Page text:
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English Dictionary: spit by the DICT Development Group
8 results for spit
From WordNet (r) 3.0 (2006) [wn]:
  1. a narrow strip of land that juts out into the sea [syn: spit, tongue]
  2. a clear liquid secreted into the mouth by the salivary glands and mucous glands of the mouth; moistens the mouth and starts the digestion of starches
    Synonym(s): saliva, spit, spittle
  3. a skewer for holding meat over a fire
  4. the act of spitting (forcefully expelling saliva)
    Synonym(s): spit, spitting, expectoration
  1. expel or eject (saliva or phlegm or sputum) from the mouth; "The father of the victim spat at the alleged murderer"
    Synonym(s): spit, ptyalize, ptyalise, spew, spue
  2. utter with anger or contempt
    Synonym(s): spit, spit out
  3. rain gently; "It has only sprinkled, but the roads are slick"
    Synonym(s): sprinkle, spit, spatter, patter, pitter- patter
  4. drive a skewer through; "skewer the meat for the BBQ"
    Synonym(s): skewer, spit
From Webster's Revised Unabridged Dictionary (1913) [web1913]:
   Spit \Spit\, v. i.
      To attend to a spit; to use a spit. [Obs.]
               She's spitting in the kitchen.               --Old Play.

From Webster's Revised Unabridged Dictionary (1913) [web1913]:
   Spit \Spit\, v. t. [imp. & p. p. {Spit} ({Spat}, archaic); p.
      pr. & vb. n. {Spitting}.] [AS. spittan; akin to G.
      sp[81]tzen, Dan. spytte, Sw. spotta,Icel. sp[?]ta, and prob.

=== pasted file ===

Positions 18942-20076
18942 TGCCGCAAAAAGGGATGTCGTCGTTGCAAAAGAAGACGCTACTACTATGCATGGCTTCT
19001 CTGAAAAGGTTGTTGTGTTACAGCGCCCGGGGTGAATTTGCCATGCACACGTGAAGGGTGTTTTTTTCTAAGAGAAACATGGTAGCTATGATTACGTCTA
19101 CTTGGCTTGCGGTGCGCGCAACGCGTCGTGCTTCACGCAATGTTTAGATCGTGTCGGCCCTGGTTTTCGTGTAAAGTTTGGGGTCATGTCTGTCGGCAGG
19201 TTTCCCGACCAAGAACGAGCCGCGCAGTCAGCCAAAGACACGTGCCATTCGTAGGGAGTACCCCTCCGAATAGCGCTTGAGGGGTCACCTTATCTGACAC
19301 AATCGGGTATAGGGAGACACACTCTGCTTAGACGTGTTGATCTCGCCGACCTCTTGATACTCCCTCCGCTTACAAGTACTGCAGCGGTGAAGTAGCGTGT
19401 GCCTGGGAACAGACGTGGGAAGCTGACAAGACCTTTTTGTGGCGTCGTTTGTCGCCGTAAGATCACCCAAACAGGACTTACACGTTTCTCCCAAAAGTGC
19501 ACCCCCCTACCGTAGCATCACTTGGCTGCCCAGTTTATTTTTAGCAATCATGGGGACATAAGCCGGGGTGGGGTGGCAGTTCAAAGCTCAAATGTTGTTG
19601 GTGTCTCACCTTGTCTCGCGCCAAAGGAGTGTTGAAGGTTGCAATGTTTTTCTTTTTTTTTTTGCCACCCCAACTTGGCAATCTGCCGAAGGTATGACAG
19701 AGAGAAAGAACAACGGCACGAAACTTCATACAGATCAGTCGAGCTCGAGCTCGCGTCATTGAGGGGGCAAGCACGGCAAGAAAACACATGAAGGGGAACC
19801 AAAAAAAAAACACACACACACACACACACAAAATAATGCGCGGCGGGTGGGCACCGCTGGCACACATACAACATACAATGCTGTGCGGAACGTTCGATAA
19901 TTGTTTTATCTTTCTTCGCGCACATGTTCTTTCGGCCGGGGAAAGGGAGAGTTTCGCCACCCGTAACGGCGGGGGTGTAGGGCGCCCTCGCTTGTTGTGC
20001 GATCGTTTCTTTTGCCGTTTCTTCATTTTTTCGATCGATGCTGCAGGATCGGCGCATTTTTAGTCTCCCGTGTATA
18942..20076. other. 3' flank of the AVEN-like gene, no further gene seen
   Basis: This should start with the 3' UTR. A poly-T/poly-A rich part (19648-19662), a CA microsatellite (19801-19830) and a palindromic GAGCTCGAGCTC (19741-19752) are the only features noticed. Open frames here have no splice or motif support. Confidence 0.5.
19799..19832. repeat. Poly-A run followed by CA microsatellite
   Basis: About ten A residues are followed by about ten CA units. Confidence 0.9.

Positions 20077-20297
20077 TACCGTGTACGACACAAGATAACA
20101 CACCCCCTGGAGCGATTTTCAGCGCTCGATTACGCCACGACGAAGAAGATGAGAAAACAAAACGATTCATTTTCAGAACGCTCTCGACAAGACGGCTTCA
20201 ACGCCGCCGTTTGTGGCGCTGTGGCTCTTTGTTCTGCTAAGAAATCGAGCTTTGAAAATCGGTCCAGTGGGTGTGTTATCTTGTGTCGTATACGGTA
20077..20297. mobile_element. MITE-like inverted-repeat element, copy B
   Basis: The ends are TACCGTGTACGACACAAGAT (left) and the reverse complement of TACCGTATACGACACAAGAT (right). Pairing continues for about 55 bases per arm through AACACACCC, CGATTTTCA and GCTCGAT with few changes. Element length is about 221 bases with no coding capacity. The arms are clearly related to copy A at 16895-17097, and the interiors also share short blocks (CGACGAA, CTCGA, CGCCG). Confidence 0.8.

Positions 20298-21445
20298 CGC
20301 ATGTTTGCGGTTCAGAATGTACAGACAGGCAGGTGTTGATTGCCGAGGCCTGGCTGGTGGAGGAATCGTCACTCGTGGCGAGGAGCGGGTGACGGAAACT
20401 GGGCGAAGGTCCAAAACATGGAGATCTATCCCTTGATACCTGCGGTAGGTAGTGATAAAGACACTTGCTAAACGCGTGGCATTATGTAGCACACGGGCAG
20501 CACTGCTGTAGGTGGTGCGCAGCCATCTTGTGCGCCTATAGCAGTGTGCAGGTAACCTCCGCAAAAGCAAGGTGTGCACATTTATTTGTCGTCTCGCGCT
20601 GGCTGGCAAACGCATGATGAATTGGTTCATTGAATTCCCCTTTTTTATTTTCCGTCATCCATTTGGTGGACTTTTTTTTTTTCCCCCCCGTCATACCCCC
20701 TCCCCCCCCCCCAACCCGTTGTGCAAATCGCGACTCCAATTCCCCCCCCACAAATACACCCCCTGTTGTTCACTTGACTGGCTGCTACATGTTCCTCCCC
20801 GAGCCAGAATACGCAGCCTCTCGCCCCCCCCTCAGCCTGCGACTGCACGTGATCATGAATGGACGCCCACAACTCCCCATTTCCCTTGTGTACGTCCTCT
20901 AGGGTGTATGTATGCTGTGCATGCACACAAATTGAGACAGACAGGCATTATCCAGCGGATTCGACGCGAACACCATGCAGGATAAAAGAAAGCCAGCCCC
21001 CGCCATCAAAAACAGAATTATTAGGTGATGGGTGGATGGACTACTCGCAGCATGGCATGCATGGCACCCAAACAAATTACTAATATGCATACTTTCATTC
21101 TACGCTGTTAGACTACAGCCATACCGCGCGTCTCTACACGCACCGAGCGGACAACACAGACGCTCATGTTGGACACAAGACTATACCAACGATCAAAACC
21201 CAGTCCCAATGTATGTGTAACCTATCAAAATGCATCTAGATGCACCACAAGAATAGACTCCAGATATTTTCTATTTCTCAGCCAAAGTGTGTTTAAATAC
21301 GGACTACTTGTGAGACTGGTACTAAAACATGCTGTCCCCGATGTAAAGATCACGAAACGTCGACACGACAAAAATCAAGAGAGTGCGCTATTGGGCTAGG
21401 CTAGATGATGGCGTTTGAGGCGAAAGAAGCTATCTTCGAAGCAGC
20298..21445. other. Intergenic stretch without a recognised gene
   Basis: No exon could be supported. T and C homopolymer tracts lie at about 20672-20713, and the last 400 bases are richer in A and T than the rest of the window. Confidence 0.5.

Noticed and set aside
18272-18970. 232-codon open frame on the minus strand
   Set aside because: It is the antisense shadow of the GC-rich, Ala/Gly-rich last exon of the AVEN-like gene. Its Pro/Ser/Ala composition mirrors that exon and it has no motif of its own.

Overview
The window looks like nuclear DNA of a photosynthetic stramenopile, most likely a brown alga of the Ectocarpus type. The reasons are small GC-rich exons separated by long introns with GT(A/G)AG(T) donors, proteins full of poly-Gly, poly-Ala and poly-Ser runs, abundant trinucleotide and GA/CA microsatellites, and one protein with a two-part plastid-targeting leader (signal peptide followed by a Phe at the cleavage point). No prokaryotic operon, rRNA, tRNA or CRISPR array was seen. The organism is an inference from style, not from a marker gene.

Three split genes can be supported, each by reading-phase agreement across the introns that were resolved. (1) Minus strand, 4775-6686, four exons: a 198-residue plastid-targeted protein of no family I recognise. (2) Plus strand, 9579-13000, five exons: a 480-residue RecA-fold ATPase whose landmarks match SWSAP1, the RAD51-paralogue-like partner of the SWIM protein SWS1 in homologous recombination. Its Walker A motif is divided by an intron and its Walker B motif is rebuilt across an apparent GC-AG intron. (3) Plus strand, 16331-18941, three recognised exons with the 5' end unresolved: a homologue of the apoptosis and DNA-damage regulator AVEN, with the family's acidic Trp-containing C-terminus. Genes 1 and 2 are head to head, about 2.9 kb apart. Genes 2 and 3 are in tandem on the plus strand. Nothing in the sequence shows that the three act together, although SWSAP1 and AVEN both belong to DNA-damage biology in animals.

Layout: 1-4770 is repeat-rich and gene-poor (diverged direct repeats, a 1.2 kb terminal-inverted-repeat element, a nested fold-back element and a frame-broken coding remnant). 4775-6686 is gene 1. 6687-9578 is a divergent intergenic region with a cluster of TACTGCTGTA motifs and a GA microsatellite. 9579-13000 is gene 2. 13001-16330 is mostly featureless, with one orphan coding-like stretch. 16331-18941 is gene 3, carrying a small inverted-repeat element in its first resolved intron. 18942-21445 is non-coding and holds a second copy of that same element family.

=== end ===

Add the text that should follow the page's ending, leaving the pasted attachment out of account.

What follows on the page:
E. spew. The past tense spat is due to AS. sp[?]tte, from
      sp[?]tan to spit. Cf. {Spat}, n., {Spew}, {Spawl}, {Spot},
      1. To eject from the mouth; to throw out, as saliva or other
            matter, from the mouth. [bd]Thus spit I out my venom.[b8]

From Webster's Revised Unabridged Dictionary (1913) [web1913]:
   Spit \Spit\, n. [OE. spite, AS. spitu; akin to D. spit, G.
      spiess, OHG. spiz, Dan. spid. Sw. spett, and to G. spitz
      pointed. [root]170.]
      1. A long, slender, pointed rod, usually of iron, for holding
            meat while roasting.
      2. A small point of land running into the sea, or a long,
            narrow shoal extending from the shore into the sea; as, a
            spit of sand. --Cook.
      3. The depth to which a spade goes in digging; a spade; a
            spadeful. [Prov. Eng.] --Halliwell.

From Webster's Revised Unabridged Dictionary (1913) [web1913]:
   Spit \Spit\, v. t. [imp. & p. p. {Spitted}; p. pr. & vb. n.
      {Spitting}.] [From {Spit}, n.; cf. {Speet}.]
      1. To thrust a spit through; to fix upon a spit; hence, to
            thrust through or impale; as, to spit a loin of veal.
            [bd]Infants spitted upon pikes.[b8] --Shak.
      2. To spade; to dig. [Prov. Eng.]

From Webster's Revised Unabridged Dictionary (1913) [web1913]:
   Spit \Spit\, n.
      The secretion formed by the glands of the mouth; spitle;
      saliva; sputum.

From Webster's Revised Unabridged Dictionary (1913) [web1913]:
   Spit \Spit\, v. i.
      1. To throw out saliva from the mouth.
      2. To rain or snow slightly, or with sprinkles.
                     It had been spitting with rain.         --Dickens.
      {To spit on} [or] {upon}, to insult grossly; to treat with
            contempt. [bd]Spitting upon all antiquity.[b8] --South.

From The Free On-line Dictionary of Computing (15Feb98) [foldoc]:
      Language for IBM 650.   (See IT).
No guarantee of accuracy or completeness!
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